Even before the fall of Berlin Wall, the communists around the world were made to choose sides. The 1960s saw the previously unified communist movement divide into Chinese and Soviet quarters. Though the faction divided the communists, the rise of Maoism, especially in the countries reeling from years of colonialism, gave third world communists a new mainly peasantry based ideology and banner to continue the struggle. With China's liberalization in 1980s and the tragic fall of Soviet Union, the communists of the world were left with a new void, an existential crisis that saw many of the followers digress to drastic measures, even falling prey to far-right ideologies. The lefts in the West moved away from class-based politics towards a more identity-based politics sometimes even supporting centrist leaders like Tony Blair and Bill Clinton. The communists in the east and other third world countries were left on their own to forge their own indigenous ideologies. Some went right, some far-left, but almost all of them gained only limited success.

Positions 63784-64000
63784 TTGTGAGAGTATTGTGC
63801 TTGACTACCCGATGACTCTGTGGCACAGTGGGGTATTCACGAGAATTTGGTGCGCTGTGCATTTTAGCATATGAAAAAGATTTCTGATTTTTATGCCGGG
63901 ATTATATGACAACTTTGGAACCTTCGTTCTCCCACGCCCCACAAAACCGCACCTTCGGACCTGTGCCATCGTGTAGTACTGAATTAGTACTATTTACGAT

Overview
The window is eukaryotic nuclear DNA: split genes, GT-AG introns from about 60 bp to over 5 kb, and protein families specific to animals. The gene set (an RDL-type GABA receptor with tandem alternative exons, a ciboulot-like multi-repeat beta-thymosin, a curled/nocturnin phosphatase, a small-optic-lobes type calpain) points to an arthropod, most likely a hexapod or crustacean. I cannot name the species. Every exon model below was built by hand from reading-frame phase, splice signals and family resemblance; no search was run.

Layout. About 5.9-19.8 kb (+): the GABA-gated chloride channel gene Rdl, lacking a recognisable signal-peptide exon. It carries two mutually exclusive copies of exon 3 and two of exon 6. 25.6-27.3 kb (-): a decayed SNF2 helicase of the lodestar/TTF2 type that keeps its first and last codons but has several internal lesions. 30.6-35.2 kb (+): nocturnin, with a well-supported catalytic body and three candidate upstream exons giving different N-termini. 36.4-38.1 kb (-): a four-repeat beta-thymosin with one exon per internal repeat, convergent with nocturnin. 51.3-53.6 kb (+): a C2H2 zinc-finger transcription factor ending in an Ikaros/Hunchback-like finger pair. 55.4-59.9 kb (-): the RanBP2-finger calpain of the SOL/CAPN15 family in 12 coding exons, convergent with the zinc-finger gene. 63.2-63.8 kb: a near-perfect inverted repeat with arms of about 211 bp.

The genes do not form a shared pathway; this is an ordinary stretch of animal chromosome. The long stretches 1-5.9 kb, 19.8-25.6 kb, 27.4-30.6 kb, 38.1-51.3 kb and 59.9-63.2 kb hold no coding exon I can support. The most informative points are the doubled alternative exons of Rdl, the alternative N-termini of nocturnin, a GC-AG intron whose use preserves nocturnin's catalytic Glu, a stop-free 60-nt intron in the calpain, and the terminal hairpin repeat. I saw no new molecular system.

Nepal and communism

In Nepal, the 1990s saw a proliferation of a plethora of communist ideologies—from Madan Bhadari's People's Multiparty Democracy to CP Mainali's New Democracy to Prachanda's Prachandapath. All came and went in the last twenty odd years with mild to moderate success. But as we enter the third decade of the 21st century with its changed socioeconomic and geopolitical conditions, Nepali communist movement needs a new updated ideology, a blue print for action that fits the changed context, for achieving its aspired goal of prosperity and equality.

Xi Jinping Thought is an updated and pragmatic solution to the world communist movement and can provide the Nepal Communist Party (NCP) with an ideology that can bring all its leaders and cadres together, especially at a time when the erstwhile UML and Maoists are finding it difficult to find a common ground. 

There will still remain challenges such as adjusting Xi Jinping Thought to suit Nepal’s multiparty political system and modifying it to serve our socioeconomic context, but with universal values like discipline, sustainable development, and poverty eradication and an emphasis towards a more people-oriented approach, Nepal’s communist movement can make great strides if NCP can adhere to this set of ideas and translate it into actions.